*bashing Margaret Thatcher in leaflets when you know that there are hundreds of pictures of your leader sitting down to tea with her.
*having a meeting with your creditors [the unions] the day after a very public, damaging, credibility destroying humiliation.

We thought that the London elections were badly handled by the PLP. Throwing away their natural advantages in Glasgow East begins to looks less like incompetence and more like panic.

Well the panic will probably get worse. 325 Labour Mps now know that they may soon be unemployed.

Thursday, 24 July 2008

Only In Germany . . .

A short, partly nostalgic trip last week to the Ruhrgebiet / Niederrhein, where I spent happy days as a subaltern in the heyday of the Cold War.

The Cold War has gone, but Germany changes little. Only in Germany . . .

. . . would they take the splendid 1930’s Officers’ Mess that was my home, declare it a listed building, and turn it into a conference centre

. . . would municipal allotments be turned over mostly to growing flowers in ornate little patches like this

. . . would an electricity pylon be placed in the grounds of a Wasserschloss

. . . would a little town like Zons (pop. 5,405) have a museum with a world-class collection of Art Nouveau glassware

. . . would the same little town host 8 marching bands and a dozen uniformed civilian ‘hunting’ societies (ahem), parading with swords, axes, rifles and cannon !

. . . and would a riverside dyke be called a Hochwassershutzanlage . . .

Happy days.


Photos © Nick Drew 2008; and, not for the first time, German spelling corrections courtesy of M.Wadsworth

Wednesday, 23 July 2008

Where is Cameron's Glasgow East ?

Glasgow East is the 25th safest Labour seat with a 13507 {43.66%} according to Constituencies in order of % Majority after the 2005 General Election.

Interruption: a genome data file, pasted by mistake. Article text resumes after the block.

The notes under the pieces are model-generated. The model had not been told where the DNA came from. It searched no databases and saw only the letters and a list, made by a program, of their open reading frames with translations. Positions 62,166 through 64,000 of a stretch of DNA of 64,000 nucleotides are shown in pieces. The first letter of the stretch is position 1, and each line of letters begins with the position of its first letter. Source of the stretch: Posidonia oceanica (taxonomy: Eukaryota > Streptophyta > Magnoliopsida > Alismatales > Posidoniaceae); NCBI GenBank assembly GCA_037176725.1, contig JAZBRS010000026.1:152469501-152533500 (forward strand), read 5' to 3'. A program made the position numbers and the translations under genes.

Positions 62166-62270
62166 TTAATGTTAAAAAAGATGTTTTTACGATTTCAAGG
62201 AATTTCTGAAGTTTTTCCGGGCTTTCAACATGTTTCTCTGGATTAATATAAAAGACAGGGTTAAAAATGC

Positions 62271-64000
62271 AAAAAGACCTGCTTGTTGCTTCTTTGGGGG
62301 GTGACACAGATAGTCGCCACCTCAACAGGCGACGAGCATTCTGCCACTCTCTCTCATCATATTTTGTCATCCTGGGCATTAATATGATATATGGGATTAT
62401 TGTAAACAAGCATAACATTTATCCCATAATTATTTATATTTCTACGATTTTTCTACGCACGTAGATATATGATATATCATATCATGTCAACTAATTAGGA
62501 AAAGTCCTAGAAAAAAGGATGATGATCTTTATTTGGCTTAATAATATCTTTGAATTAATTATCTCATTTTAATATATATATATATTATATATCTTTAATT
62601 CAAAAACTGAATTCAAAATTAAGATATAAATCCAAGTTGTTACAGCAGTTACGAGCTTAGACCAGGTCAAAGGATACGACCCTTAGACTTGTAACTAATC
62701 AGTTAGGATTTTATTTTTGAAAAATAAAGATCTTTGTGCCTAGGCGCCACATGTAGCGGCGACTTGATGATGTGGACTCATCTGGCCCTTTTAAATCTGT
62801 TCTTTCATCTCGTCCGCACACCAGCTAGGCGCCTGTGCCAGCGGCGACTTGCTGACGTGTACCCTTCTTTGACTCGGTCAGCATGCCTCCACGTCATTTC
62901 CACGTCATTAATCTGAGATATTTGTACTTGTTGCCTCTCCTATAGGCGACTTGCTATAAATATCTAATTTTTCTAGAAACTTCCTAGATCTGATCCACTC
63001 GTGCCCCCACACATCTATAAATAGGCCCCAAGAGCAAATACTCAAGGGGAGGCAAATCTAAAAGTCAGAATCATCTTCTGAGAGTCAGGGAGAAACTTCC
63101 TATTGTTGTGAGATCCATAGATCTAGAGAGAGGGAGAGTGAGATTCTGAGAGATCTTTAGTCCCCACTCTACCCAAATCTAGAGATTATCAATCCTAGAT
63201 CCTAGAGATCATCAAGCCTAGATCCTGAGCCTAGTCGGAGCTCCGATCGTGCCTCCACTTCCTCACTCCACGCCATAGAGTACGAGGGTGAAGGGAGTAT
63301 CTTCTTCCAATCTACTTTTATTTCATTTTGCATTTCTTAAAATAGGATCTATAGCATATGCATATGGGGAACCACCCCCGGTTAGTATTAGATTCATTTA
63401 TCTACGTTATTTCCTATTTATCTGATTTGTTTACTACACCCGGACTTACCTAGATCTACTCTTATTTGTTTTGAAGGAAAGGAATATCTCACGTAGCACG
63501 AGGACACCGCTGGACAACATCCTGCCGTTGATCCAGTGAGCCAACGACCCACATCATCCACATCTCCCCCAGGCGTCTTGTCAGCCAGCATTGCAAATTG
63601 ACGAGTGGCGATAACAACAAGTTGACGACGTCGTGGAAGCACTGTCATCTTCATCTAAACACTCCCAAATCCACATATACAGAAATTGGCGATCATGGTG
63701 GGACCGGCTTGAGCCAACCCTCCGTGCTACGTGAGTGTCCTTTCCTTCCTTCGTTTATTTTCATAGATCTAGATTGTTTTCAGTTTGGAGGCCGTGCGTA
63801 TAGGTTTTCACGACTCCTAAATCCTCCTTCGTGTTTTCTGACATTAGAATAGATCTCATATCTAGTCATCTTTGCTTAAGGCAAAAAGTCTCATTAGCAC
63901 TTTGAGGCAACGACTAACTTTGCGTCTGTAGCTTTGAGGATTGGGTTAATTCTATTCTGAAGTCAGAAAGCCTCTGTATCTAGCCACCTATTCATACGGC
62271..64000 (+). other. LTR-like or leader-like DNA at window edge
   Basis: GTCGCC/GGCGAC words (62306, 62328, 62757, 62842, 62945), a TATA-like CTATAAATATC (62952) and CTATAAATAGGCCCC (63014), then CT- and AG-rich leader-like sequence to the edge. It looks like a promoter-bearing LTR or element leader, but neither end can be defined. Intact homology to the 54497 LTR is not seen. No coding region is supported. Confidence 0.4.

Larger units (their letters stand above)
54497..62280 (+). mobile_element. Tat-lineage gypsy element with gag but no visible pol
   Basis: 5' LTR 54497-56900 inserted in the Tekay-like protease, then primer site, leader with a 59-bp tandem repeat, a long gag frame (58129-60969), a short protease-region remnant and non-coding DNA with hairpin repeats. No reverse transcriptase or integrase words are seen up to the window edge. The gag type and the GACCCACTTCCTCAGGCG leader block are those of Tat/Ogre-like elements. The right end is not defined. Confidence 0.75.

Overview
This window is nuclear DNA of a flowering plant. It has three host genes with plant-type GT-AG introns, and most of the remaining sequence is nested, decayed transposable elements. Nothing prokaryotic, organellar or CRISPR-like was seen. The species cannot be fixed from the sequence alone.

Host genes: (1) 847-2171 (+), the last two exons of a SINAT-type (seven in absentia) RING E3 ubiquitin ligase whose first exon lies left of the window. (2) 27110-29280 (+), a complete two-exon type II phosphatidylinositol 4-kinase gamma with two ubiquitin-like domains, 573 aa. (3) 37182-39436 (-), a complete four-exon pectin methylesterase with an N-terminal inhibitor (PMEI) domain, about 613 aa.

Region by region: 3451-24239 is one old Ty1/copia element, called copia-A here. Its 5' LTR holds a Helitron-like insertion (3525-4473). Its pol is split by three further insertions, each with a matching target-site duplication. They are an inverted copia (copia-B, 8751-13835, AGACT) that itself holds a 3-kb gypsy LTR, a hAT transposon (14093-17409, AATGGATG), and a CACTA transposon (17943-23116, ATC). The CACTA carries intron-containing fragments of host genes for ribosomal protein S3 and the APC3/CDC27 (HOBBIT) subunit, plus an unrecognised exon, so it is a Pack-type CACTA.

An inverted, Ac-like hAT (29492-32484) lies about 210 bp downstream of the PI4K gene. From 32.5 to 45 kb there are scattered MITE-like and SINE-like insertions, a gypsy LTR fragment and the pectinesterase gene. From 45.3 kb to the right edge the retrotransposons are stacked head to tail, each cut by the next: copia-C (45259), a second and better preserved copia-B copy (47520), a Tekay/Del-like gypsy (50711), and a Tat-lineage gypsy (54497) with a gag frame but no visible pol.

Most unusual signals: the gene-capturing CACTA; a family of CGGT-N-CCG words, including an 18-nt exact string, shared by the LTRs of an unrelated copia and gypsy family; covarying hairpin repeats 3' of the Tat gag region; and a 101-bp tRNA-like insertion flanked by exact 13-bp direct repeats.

The current polls are still predicting a Labour win but there is talk of a majority of hundreds, not thousands according to The Telegraph

There are 41 similar safe seats before the first Conservative seat appears on the board. That is Kensington and Chelsea with 12148 majority.
Now, to put this in a Conservative perspective, it is as if the Tories were desperately trying to hang on to their safest seat. The average voter in Chelsea is as likely to vote Labour as they are to eat spam fritters. I expect the average voter in Glasgow East is as likely to vote Conservative as it is to holiday in Aspen.

The 24th safest Tory seat is Runnymede and Weybridge. I choose the 24th as it is where I used to live and the figures are near enough. Runnymede and Weybridge majority 12349 {28.37%}.
This is ABC 1 territory. The highest social status and many of the highest earners in the country.
Smack in the middle of the stockbroker commuter belt. Average price of a modest 3 bedroom home £300,000. Good schools, transport links to 4 international airports, 30 minute train to Waterloo, multi-multi multi - million pound homes, championship golf couses and low crime. The prosperous blue heartland.

Imagine holding somewhere like that with a majority of 13500 and coming away with 800.
And then being pleased because it was a win.
No. It would be a catastrophe that would undeniably cost the leader their job.